Web accessibility is not just a buzzword, it’s a necessity. It’s not only a legal requirement in some countries, but it also increases user satisfaction, expands market reach and enhances brand recognition.
The easiest way to comply with web accessibility guidelines is by making them a part of the initial build. It’s much harder to retrofit accessibility solutions after the fact.
Accessibility is a Human Right
As we celebrate International Human Rights Day on December 10, it’s important to remember that web accessibility is a human right. Accessibility provides a fundamental level of equity for people with disabilities who want to use the internet and interact with websites and apps.
For businesses, embracing web accessibility is also good business sense. It’s an investment that will pay off for your company by helping you reach a new, more diverse audience. Plus, many of the same techniques that improve web accessibility also make for better SEO. So, by implementing accessibility best practices, your site will rank higher in search engine results pages (SERPs), expanding your audience reach and potentially driving more traffic to your website.
Accessibility is often seen as a separate consideration from the design of a website, but it’s really a form of customer-centered design. By designing with accessibility in mind from the beginning of a project, you can save yourself time and money by making it easy for your customers to navigate and use your site. This is true for all types of users, not just those with disabilities. In fact, everyone benefits from the same features that make a website accessible: things like planning for slow cell service or making buttons big enough to hit on a mobile device.
Another benefit of incorporating accessibility into your design process is that it will help you create content that is easier for all of your customers to read and understand. For example, if you include descriptive alt text for all images on your site, it will help users who rely on screen readers to perceive your image. This will enhance your brand’s credibility by showing that you care about your customers and their experience with your business.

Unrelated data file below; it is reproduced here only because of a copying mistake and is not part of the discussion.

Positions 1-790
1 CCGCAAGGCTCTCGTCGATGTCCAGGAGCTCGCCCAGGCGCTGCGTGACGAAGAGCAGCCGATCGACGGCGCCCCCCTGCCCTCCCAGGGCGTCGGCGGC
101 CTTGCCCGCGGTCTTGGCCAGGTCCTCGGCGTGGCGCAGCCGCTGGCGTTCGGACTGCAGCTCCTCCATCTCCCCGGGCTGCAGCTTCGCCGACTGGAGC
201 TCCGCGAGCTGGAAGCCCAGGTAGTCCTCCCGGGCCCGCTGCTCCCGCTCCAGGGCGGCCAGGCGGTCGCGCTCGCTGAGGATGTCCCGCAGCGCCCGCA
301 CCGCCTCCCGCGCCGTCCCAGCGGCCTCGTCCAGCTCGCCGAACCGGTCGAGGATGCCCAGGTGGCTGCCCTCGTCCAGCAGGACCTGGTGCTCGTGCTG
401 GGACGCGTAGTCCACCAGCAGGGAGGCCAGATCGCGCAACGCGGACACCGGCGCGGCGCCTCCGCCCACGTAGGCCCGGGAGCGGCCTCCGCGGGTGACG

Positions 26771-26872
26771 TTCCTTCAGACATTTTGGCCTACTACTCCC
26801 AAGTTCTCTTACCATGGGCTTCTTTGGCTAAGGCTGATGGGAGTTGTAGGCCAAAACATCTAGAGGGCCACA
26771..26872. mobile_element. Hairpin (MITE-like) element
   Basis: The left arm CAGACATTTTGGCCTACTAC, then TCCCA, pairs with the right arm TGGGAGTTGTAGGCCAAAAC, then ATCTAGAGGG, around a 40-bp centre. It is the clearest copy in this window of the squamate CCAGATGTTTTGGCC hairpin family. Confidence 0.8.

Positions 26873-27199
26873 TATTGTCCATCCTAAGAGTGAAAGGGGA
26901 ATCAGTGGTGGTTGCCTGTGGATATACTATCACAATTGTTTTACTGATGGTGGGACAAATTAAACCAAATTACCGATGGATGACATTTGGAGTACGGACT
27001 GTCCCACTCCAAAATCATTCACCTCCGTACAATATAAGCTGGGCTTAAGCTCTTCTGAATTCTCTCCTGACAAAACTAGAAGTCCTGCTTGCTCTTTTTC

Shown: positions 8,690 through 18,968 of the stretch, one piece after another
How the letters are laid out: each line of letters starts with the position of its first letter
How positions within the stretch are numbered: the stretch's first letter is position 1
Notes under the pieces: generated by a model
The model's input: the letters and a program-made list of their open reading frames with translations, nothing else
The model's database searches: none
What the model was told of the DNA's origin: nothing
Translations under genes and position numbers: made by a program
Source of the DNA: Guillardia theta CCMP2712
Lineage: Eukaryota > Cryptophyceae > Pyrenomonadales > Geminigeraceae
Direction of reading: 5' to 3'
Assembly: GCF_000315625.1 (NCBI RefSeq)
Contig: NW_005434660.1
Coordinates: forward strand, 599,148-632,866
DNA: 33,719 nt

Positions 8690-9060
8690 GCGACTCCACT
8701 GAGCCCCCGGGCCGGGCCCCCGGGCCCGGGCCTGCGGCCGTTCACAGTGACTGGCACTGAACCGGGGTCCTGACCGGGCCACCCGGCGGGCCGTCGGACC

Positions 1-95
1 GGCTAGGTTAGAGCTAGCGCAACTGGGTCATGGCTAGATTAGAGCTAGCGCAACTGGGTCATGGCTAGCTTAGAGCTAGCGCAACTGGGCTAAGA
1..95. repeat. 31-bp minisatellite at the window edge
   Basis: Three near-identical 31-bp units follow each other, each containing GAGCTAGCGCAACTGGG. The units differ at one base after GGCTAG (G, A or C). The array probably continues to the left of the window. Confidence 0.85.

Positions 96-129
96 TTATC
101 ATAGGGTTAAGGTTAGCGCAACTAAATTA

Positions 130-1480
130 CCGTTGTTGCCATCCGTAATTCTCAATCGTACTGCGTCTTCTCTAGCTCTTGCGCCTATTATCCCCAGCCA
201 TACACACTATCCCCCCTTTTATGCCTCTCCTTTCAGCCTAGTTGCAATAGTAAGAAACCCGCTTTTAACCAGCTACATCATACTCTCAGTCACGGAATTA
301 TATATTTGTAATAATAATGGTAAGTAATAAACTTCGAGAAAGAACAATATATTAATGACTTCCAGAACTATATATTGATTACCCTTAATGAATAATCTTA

While it may seem that meeting a standard for web accessibility is an impossible goal, there are actually very few laws or regulations regarding this matter, unless you run a government website, in which case you must abide by Section 508 guidelines. That said, the vast majority of businesses do not meet any kind of standard for web accessibility, and that’s a shame because there is no reason that shouldn’t change.
It’s a Competitive Advantage
Whether you are an agency looking to expand your client portfolio or you’re a business seeking competitive advantages, offering accessibility via a WordPress website design service is a way to differentiate yourself. Adding web accessibility to your list of services shows potential clients that you’re an invaluable resource well-versed in digital marketing best practices including inclusivity and DE&I. It also mitigates legal risk, amplifies SEO efforts, and can help you capture a market segment that is often overlooked.